A bright, spacious and characterful two bedroom garden maisonette converted from lower two storeys of an attractive Grade II listed period terraced house, conveniently located in the heart of Camden Town within moments of multiple shopping and transport facilities (Mornington Crescent and Camden Town Tubes) and a short walk from Regents Park. Some period features retained. Sole use of 85' garden with the bonus of a summer house/garden office. Gas centrally heated. Long lease. Chain free.
Living room 13'9" x 11'9" Working fireplace. Door to front patio. Sash window
Kitchen 9'2" x 8'4" Fully fitted. Door to garden
Bedroom 11'9" x 9'6" Including fitted wardrobes. Sash window
Bedroom 9'9" x 9'6" Overlooking garden. Sash window
Bathroom 6'5" x 5'4" White suite. Fully tiled. Casement window
Patio 14'3" x 14' Leads to
Garden 71' x 13'3" South-west facing
Summer house/studio 11' x 10'9" Glazed french doors
Tenure: Leasehold 103 years
Ground rent: £10 p.a.
Service charge: £46 per month. Includes buildings insurance
Council tax: Band E (Camden Borough)
Arlington Road has its roots in royal romance. It’s built on the Tottenham Manor estate, which Charles II granted to Henry Bennett, Earl of Arlington, in 1668, when Henry’s daughter married Charles’ son. The royal connection has given the street a touch of magic. It’s situated on the best side of Camden High Street – the west – and enjoys a friendly community spirit and picturesque location with Regent’s Park just a step away.
The street boasts a variety of architecture. The earliest houses, towards the Mornington Crescent end of the road, were built in 1806, but most of the houses were built in 1839. These luxuriate in long gardens, many over 80 feet long, backing onto equally generous plots and affording a glorious sense of space. These popular Victorian beauties, with their imposing facades and wrought iron window casements are predominantly four storeys high, though many boast fifth floor extensions. Appearances can be deceptive, though: some of the houses have two bedrooms whereas others have as many as five, a difference that isn’t apparent from the pavement and can only be appreciated inside. This end of the street is wide and picturesque, shaded by silver birch, maple and London plane trees.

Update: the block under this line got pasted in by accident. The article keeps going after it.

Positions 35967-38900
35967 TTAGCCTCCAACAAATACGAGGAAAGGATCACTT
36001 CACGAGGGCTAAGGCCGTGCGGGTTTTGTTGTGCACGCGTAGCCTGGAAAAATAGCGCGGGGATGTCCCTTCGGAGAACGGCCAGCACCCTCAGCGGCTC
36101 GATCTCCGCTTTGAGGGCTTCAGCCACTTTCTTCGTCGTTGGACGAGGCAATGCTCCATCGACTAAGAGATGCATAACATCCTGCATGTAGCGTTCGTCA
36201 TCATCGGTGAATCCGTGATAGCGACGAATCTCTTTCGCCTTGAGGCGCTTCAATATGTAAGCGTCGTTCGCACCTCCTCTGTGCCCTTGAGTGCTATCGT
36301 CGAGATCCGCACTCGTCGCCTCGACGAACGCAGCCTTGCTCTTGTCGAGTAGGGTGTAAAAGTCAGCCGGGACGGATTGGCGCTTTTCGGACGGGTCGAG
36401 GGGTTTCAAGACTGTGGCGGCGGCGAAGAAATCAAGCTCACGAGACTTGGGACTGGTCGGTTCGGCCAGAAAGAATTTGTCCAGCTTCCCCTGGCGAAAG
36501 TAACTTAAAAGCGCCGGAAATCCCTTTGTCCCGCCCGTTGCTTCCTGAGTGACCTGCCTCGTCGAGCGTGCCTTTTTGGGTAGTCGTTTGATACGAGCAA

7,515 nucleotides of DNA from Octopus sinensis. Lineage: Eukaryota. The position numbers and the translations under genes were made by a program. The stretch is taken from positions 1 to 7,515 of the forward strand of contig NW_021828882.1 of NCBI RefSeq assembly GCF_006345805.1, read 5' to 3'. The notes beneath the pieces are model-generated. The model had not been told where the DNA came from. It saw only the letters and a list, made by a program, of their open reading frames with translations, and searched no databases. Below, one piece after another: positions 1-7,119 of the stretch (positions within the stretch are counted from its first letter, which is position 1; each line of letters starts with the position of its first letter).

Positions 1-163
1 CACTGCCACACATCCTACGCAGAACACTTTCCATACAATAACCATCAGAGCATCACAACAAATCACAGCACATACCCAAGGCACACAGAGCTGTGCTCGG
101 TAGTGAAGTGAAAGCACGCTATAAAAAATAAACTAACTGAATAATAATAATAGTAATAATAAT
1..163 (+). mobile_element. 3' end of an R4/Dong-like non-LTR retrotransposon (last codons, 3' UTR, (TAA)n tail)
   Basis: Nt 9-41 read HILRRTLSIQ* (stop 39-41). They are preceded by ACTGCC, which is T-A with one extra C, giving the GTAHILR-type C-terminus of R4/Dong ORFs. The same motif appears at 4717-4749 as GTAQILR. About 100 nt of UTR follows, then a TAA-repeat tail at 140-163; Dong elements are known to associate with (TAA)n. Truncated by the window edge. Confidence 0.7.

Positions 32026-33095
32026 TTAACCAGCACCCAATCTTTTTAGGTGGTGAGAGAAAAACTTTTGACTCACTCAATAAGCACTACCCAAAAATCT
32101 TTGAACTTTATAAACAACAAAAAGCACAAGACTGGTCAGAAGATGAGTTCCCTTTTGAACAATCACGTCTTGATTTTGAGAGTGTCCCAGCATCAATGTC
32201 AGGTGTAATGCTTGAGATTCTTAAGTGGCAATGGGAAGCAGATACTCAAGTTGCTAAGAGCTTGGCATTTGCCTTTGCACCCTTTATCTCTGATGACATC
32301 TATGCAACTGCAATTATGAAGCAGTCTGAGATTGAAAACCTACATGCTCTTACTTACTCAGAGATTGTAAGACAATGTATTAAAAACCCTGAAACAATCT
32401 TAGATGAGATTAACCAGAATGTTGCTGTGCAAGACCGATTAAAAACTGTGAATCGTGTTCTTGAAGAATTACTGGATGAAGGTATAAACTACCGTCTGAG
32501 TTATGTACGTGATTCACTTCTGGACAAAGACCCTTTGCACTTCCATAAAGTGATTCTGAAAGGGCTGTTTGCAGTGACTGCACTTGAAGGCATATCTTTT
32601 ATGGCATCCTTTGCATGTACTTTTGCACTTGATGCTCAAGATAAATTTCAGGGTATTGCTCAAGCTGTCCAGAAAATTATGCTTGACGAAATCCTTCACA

Further along Arlington Road, towards what was once called Grove Street, the street adopts a more down-to-earth atmosphere and commercial and residential properties nestle together. Here the street is dominated by imposing buildings such as the Bingo Hall, the famous Good Mixer Pub, Arlington House and the amazing high-tech Glass Building.
Nearby is a feast for your senses: the tantalising scent of freshly roasted coffee beans on Delancey Street; the friendly faces at the Italian restaurant; and the delicious flavours in a Portuguese convenience store. Close by is Marks and Spencer’s and the Inverness Street market.
If you love historic buildings, prepare to be enchanted. The street is host to a range of fascinating buildings, from the Old Tram Shed, which used to be used by Romany ironmongers, to the celebrated and unique estate agency, our office, situated in a double-decker bus, via the excellent Cavendish School and Roman Catholic Church of Lady Hal. And if you love contemporary design, you can admire the luxury modern flats at METRO, a converted garage, and the conversion of the old Electricity Sub Station into elegant flats offering the highest standards in contemporary living.